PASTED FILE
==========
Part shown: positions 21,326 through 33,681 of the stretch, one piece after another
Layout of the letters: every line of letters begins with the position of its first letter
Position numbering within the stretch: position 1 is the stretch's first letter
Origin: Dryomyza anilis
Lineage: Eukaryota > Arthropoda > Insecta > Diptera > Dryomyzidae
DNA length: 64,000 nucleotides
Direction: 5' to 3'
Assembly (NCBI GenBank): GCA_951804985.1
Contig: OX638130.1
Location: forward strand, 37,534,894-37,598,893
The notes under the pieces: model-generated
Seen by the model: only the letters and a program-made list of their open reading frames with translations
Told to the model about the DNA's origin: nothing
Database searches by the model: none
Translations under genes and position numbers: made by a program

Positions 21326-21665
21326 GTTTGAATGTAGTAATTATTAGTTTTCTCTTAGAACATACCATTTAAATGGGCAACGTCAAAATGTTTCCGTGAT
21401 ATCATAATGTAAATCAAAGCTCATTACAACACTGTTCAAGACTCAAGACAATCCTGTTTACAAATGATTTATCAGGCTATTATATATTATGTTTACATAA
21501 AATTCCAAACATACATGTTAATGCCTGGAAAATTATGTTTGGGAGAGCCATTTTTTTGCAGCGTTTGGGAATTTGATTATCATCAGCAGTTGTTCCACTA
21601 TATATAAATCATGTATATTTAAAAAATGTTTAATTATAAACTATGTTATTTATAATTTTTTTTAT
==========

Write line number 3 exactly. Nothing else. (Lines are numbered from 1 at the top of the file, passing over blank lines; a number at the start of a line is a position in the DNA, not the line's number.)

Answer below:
Position numbering within the stretch: position 1 is the stretch's first letter